Cheese Soufflé (Soufflé au Fromage)
If you were to ask me which dish is the most difficult to shoot , I would tell you it is Soufflé! Wikipedia: A Soufflé is a light, fluffy, baked dish made with egg yolks and beaten egg whites combined with various other ingredients and served as a savoury main dish or sweetened as a dessert. The word soufflé is the past participle of the French verb souffler which means “to blow up” or more loosely “puff up” — an apt description of what happens to this combination of custardand egg whites.
I like how soufflé looks – very cute, fluffy, and pretty! The most important thing to make a good soufflé is to beat egg whites to a soft peak meringue. It’s not that difficult to achieve this nowadays if you have electric whisk or your Kitchen Aids stand mixer. As soon as you master the base, you can basically create as many flavours as you want, savoury to sweet – not a problem!! When you attempt to make a soufflé, there’s only one objective: it’s like you want to make a pretty hat for your ramekin! 🙂
Now, why is it so difficult to shoot soufflé particularly? Well, they get puffed up in the oven after about 15-20 minutes, so gorgeous! Once you get then out of the oven, you have probably 5-7 minutes to shoot your beautiful soufflé before it falls or ‘deflated’!!
My experience is:
1. Get your background/setting ready before cooking. Try to have a simple setting, as the ‘star’ is the soufflé.
2. Think of colour and size of the ramekin that you want to use to match your setting.
3. If you are using tripod, set it up and try a few shots with empty ramekin(s) to get your lighting right. Also, try on different angles and settle for the one that you like most.
4. Have the props that you want to use near to your setting. If you want to add a spoon/fork/saucer/napkin/glass….etc, make sure they can be reached easily as time is precious!
5. Shooting tethered and using a remote – this helps you to concentrate and will also help you to determine if you have achieved what you wanted in a bigger screen. Thus, allowing you to take more shots if needed (while the soufflé is still puffy!!).
6. Try to stay calm all the time and don’t think of the time constraint you have.
So, you want to try this gorgeous and yummy soufflé, below is the recipe that I used.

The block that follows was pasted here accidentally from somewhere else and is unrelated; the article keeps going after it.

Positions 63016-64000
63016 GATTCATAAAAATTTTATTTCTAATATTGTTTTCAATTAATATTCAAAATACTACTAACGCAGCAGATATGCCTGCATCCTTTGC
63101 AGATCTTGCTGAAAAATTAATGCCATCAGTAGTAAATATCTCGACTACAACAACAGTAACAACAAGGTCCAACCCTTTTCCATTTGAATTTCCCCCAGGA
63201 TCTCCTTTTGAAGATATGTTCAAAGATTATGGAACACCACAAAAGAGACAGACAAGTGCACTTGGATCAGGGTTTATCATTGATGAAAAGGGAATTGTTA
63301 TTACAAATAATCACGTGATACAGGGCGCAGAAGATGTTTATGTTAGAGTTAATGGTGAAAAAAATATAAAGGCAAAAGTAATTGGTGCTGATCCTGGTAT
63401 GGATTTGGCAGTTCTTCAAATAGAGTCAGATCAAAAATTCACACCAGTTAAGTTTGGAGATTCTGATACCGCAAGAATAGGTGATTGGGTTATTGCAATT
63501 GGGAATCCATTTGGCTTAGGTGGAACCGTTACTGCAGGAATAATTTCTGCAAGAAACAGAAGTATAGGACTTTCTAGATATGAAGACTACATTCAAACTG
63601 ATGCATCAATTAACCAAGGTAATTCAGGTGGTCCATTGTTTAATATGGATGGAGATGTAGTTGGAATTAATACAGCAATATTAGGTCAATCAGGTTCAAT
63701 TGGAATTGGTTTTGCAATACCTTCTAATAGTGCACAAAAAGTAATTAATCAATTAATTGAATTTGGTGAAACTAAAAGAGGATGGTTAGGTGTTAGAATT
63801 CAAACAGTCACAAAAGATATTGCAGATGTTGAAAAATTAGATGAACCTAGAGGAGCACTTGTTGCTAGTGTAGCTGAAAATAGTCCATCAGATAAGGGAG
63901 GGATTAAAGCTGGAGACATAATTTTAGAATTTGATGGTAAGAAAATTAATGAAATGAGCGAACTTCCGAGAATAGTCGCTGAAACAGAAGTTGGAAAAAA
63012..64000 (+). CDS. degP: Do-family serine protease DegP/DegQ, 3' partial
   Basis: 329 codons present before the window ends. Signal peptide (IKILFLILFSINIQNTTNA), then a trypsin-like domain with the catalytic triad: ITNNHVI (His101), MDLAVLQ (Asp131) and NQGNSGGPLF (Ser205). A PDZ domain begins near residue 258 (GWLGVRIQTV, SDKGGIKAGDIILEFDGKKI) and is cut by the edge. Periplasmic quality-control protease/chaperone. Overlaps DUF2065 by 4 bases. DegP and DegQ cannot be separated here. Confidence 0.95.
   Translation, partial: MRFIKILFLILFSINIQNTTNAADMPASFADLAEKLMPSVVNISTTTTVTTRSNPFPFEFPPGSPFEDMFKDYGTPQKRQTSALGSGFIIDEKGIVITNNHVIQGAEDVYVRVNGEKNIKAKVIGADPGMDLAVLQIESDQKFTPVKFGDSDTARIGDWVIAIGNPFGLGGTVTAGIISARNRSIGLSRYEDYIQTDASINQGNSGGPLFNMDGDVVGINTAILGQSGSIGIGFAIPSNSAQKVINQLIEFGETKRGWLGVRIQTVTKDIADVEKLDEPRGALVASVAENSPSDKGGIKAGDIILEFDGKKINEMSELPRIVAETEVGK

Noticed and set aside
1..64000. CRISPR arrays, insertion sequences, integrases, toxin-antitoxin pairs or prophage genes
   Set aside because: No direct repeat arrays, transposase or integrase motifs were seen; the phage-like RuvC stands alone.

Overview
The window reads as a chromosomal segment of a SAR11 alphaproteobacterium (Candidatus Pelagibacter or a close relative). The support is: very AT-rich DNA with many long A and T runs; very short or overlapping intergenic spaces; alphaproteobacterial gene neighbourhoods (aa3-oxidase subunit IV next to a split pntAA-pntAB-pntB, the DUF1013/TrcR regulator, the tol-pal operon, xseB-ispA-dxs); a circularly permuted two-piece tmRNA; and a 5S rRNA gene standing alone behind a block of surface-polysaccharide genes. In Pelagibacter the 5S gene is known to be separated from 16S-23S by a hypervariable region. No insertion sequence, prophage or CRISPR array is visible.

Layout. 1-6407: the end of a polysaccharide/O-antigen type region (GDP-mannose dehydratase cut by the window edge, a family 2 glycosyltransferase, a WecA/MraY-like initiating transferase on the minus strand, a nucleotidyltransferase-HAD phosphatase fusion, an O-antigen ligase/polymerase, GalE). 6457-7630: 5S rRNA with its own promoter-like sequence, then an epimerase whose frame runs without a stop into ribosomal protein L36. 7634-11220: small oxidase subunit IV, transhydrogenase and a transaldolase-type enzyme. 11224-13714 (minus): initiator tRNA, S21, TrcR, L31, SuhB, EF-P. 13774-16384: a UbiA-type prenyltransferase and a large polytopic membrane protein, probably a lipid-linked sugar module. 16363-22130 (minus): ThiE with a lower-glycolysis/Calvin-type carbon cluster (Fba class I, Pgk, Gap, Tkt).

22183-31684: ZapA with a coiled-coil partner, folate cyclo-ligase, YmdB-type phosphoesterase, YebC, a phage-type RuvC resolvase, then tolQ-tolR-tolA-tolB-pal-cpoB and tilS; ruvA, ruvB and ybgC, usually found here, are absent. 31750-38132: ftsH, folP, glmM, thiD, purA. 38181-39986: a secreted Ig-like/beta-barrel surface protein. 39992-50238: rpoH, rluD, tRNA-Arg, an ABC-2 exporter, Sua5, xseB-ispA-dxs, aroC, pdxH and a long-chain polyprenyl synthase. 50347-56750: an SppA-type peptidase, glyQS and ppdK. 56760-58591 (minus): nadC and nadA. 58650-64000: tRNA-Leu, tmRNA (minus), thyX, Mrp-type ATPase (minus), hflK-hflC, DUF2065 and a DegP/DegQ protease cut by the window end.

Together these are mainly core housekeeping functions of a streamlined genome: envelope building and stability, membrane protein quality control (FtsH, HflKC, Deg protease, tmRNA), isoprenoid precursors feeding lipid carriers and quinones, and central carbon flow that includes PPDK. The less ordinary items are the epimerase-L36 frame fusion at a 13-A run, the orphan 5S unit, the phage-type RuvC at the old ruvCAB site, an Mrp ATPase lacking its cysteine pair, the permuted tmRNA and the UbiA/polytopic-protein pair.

Cheese Soufflé (Soufflé au Fromage) by Michel Roux
Yield: 8 persons
50g softened butter, to grease dishes
50g gruyère, grated, to coat dishes
20g plain flour
Salt and pepper
a pinch of cayenne
6 medium egg yolks
10 medium egg whites
240g gruyère or Comté, finely grated
1. Generously grease the insides of 8 standard 8cm ramekins (or four 10cm soufflé dishes) with the softened butter. Put about 50g grated Gruyère into one dish, rotate it to coat the inside, then tip the excess into another ramekin. Repeat to coat them all.
2. To make the béchamel, melt the 20g butter in a pan. Add the flour and cook for 2 minutes, stirring with a whisk, to make a roux. Still stirring, add the cold milk and bring to the boil over a medium heat. Let bubble for a minute or two, then pour the béchamel into a bowl. Season lightly with salt, pepper, and cayenne, then whisk in the egg yolks. Cover the bowl with cling film and let cool slightly.
3. Preheat the oven to 200C/Gas 6. Beat the egg whites with a pinch of salt until soft peaks form. Immediately mix one-third of the egg whites into the warm soufflé mixture with a whisk, then, using a large spoon, fold in the rest with one hand while showering in the grated Gruyère with the other. Stop as soon as the mixture is amalgamated.
4. Spoon the mixture into the ramekins to come 5mm above the rim. Smooth the surface with a palette knife, then use a knife tip to ease the mixture away from the side of each ramekins to help it rise.
5. Stand the ramekins in a deep ovenproof dish lined with a sheet of greaseproof paper and pour in enough almost-boiling water to come halfway up the sides. Bake the soufflés for 4 minutes (or 6 minutes for the 10cm dishes). Put the cooked soufflés on individual plates and serve at once – they won’t wait!